The Federal Energy Regulatory Commission (FERC) issued its monthly Energy Infrastructure Update for July 2019. This update covers the news and highlights for energy around the country, in gas, hydropower, and electric generation. In July there were five natural gas pipelines were certified and another five were proposed. One natural gas storage facility was certified. For liquified natural gas (LNG) imports and exports, one export was placed in service, and one import/export was certified.For the year to date, five natural gas pipelines have been placed in service, compared to six at this point in 2018; 19 have been certified, compared to 31 in 2018. No storage facilities have been placed in service this year, as was the case last year as well, but three have been certified, compared to four in 2018. Three LNG import and export facilities have been placed in service, compared to one in 2018; five have been certified, whereas none were at this point last year.

For hydropower, two conventional facilities filed for licenses, and there was no further activity in July. For the year to date, three conventional hydropower facilities have filed for licenses, along with one hydrokinetic facility. One license was issued to a pumped storage facility, and another to a hydrokinetic facility. One 10-MW Exception was issued, and a capacity amendment was issued. Nothing has been placed in service this year.

The electric generation highlights detailed the new and expanded units in July, plus the year to date, and a comparison of this period in 2018. Wind power had three new units this month, bringing the total to 25 for the year; compared to 27 last year. There were also three solar power units in July, bringing that total to 207 for the year; compared to 345 last year. There were no new units for coal, natural gas, nuclear power, oil, water, biomass, geothermal steam, or waste heat in July.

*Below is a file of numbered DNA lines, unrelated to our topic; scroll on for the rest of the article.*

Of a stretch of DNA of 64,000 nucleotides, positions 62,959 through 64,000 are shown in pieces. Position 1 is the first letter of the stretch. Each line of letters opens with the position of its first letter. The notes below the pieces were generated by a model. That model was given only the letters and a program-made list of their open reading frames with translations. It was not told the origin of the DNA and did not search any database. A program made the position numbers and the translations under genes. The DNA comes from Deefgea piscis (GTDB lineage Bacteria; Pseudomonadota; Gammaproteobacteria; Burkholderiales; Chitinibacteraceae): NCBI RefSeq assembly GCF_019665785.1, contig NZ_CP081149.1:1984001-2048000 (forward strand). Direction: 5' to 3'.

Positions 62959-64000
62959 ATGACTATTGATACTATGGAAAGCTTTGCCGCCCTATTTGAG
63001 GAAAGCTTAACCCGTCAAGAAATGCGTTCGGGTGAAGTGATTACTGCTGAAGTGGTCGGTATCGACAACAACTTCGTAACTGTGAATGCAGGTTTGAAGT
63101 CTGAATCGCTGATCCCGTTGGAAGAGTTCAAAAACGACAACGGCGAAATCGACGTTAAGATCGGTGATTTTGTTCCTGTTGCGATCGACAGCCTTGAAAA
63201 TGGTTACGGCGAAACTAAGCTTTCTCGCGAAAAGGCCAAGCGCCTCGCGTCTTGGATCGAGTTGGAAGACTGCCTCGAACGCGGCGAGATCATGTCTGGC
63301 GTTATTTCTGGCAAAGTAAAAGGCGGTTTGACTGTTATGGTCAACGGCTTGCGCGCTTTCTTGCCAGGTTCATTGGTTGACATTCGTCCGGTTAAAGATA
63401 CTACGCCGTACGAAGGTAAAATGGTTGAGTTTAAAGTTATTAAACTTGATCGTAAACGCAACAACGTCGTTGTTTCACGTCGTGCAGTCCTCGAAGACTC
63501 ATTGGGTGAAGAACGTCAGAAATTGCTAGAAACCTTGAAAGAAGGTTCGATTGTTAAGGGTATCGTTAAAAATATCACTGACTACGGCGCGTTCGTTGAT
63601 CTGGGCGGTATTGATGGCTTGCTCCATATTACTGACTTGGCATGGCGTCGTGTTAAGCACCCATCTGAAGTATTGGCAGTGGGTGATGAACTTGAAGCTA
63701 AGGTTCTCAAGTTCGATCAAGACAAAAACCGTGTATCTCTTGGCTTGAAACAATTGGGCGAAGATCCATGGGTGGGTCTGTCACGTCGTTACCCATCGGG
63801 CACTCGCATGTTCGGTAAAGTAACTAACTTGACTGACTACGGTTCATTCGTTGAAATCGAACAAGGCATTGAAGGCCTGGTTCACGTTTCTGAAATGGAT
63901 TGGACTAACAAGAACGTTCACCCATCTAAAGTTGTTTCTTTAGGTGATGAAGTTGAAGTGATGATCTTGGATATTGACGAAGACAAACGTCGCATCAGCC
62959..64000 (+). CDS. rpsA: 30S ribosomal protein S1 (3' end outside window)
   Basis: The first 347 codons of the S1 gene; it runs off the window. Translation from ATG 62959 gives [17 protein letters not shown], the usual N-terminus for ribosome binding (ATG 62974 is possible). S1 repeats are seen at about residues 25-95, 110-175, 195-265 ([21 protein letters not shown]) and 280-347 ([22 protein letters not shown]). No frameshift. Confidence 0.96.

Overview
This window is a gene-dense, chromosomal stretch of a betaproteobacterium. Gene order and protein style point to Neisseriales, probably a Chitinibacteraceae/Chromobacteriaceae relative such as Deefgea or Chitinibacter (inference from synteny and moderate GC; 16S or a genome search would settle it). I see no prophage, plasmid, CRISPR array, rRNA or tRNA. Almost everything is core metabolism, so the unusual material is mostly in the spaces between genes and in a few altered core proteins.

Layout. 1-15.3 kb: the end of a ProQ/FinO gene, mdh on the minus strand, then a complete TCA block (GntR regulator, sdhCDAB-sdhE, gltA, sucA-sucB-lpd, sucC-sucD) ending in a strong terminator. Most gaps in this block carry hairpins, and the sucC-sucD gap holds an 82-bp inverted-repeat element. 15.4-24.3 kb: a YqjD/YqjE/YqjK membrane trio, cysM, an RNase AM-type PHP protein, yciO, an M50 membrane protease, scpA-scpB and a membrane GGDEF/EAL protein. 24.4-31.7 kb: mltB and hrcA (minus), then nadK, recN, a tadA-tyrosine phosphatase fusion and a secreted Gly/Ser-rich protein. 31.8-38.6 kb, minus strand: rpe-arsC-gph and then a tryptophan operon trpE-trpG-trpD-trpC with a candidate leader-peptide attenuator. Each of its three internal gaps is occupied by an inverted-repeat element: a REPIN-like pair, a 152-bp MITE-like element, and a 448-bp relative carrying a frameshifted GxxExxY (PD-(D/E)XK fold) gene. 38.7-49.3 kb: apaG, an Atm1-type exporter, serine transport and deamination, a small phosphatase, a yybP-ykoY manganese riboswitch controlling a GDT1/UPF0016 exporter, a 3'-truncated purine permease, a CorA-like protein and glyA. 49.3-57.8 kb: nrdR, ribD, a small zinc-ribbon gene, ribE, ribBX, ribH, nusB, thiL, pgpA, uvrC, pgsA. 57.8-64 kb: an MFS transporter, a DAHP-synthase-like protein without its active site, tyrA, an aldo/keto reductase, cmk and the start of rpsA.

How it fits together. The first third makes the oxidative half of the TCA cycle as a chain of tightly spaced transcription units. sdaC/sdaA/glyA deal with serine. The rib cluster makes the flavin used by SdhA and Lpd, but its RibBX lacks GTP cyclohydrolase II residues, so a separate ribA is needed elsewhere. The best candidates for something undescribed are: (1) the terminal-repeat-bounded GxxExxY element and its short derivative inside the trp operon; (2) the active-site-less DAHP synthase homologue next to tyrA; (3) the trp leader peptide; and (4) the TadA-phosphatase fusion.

There were a number of proposed additions and retirements of generation units in July; this is all planned to occur by July 2022. Coal had two proposed additions, one that is under construction, and 57 retirements. Natural gas had 224 additions, another 100 under construction, and 109 retirements. Nuclear power had nine additions, one under construction, and nine retirements. Oil had 12 additions, two under construction, and 26 retirements. Hydropower had 220 additions, 84 under construction, and 20 retirements. Wind had 550 additions, 172 under construction, and two retirements. Biomass had 59 additions, 28 under construction, and 28 retirements. Geothermal steam had 18 additions, six under construction, and no retirements. Solar power had 2,622 additions, 580 under construction, and one retirement.

For electric transmissions, in the ≤230 voltage range, there were no lines completed in July, but there were 540 miles proposed to be placed in service by August 2021. In the 345-voltage range, 9.5 miles were completed in July, compared to 39 in 2018. This brings to total for 345 this year up to 299.5, compared to 847.2 in 2018. There were also 752.4 miles of proposed additions. The 500-voltage range did not have anything completed in July, but there were 670 miles proposed to be added.

FERC Issues DEIS for the Bucks Creek Hydropower Project

FERC Issues DEIS for the Bucks Creek Hydropower Project